“Speed Golf” is not just a new initiative launched by the USGA in order to quicken pace-of-play. No, it’s a formal way that some people choose to play golf. There’s a video from last year of a guy who broke 70 at Bandon Dunes in 54 minutes(!) it is a wild, engaging ride through a full 18-hole round sped up to under three minutes.
The World Speed Golf Championships will air on April 13 (the Saturday of The Masters) on CBS.
According to GolfWRX, “the rules of speed golf are basically the same as regular golf except you are allowed to putt with the flagstick in the hole to save time, and lost balls or out-of-bounds balls are treated more or less as lateral hazards.”
Check out the video below. I’m out of breath just thinking about it.
Another story that has been making its way around the media – not just golf media, but all media – is the one of a golfer at Annbriar Golf Club, just southeast of St. Louis. It’s a pretty crazy. Mark Mihal, who is your average 43-year-old mortgage broker (lucky him, playing golf in the middle of the day on a Tuesday) had nearly completed his round when, on the 14th hole, he tumbled into a sink hole that was about 18 feet deep. He suffered some cuts and bruises and a separated shoulder, but was otherwise ok.
He climbed a ladder to escape, and the story quickly hit the web, as Mihal’s wife wrote a blog post all about the accident. That can be found here, and the Associated Press story on the whole incident can be found here.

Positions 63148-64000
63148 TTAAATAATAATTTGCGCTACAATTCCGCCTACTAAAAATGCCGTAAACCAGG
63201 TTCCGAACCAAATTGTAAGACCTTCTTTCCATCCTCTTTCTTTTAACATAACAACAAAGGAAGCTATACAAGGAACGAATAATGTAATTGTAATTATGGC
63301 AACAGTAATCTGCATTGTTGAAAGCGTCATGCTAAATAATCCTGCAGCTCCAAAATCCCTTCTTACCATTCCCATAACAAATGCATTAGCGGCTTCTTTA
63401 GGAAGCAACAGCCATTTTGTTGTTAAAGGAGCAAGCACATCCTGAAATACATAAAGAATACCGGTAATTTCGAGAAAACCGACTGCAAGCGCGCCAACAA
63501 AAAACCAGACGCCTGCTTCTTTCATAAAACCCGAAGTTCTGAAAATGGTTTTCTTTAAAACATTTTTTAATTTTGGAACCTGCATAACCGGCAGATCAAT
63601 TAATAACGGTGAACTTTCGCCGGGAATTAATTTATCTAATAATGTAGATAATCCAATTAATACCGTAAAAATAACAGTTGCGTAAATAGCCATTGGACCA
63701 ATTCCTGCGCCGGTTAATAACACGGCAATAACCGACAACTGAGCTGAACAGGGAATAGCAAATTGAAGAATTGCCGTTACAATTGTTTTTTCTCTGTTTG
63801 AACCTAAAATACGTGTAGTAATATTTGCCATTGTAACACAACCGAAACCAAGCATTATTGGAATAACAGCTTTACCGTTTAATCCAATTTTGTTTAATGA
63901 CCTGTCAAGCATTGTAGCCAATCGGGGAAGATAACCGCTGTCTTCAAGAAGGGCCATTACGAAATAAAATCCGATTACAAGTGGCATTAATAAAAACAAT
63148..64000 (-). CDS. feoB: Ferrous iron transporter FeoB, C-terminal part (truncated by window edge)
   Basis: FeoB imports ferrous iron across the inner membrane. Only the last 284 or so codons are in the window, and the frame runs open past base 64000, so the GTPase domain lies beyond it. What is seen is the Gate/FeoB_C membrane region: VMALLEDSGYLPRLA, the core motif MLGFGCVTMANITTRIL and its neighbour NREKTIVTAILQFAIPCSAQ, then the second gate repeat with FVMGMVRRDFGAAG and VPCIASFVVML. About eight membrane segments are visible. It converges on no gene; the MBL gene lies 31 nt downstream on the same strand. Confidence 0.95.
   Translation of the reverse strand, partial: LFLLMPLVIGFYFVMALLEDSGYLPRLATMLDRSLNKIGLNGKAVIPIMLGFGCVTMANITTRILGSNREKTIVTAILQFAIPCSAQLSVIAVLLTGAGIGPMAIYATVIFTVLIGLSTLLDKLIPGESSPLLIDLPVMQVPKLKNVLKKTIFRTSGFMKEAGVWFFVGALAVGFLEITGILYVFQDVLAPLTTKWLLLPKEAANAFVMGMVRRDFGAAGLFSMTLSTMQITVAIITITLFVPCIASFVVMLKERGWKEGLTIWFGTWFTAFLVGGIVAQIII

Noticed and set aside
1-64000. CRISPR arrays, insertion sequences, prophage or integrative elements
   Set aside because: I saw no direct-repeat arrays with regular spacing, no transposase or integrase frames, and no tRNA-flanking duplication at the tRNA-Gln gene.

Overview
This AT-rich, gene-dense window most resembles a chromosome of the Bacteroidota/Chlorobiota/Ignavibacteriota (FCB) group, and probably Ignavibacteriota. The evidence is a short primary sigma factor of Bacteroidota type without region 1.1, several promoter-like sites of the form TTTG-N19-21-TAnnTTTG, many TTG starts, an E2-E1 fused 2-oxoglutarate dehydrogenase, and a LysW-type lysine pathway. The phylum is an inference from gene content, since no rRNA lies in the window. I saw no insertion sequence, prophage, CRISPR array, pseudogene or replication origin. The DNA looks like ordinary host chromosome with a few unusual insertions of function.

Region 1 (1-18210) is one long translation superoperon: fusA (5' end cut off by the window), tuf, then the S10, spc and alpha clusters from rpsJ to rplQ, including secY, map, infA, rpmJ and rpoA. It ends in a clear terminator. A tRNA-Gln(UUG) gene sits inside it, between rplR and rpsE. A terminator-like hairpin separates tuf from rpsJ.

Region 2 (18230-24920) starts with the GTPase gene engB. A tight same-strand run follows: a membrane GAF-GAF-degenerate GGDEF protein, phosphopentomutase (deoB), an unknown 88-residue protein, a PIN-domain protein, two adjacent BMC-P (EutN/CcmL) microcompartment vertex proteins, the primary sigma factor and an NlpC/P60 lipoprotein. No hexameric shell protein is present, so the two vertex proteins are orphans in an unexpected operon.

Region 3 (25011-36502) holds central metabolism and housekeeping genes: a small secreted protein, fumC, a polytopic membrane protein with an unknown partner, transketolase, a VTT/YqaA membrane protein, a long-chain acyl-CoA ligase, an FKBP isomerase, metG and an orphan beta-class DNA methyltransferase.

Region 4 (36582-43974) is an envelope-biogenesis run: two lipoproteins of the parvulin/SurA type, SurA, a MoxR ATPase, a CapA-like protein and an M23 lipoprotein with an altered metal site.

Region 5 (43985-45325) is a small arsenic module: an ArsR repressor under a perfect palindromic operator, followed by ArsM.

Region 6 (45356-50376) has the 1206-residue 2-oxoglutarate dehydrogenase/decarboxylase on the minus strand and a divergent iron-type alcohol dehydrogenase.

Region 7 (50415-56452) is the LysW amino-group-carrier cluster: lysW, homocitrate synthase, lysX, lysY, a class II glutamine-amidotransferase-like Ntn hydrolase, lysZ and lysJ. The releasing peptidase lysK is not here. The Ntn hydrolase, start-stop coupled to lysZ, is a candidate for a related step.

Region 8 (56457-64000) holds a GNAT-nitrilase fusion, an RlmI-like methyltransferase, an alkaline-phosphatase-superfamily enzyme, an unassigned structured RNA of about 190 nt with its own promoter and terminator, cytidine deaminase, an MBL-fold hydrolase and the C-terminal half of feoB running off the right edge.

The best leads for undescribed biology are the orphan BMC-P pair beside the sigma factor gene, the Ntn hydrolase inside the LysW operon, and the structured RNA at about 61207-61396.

Gives a whole new meaning to hole-in-one (or is it one-in-hole?)
Branding has never been more important to companies and individuals than it is right now. Golf Digest’s style guru Marty Hackel raises an intriguing point about “team style” in a post for Golf Digest.
The outfits worn by Jason Day, Sergio Garcia, Dustin Johnson, and Justin Rose at last weekend’s WGC-Cadillac Championship were an extension of TaylorMade’s “#IER campaign” (launching the RocketBallz Stage 2 lineup of woods and hybrids) and a perfect example of a brand extending from online to offline. A full 360-degree campaign.
But was it a fashion faux-pas?
This isn’t a high school tournament (or a Ryder Cup, for that matter) so seeing guys wearing matching outfits was a little odd. However, the pieces themselves are all made by adidas, and the guys wearing the items are athletes so there were no worries about an ill fit. You can’t knock TaylorMade’s branding decision to bring the campaign full circle. TaylorMade is one of the more aggressive golf advertisers, but given its most recent earnings report, it’s working.
Tweet of the Day with respect to the new Pope from ScoreGolf’s Jason Logan: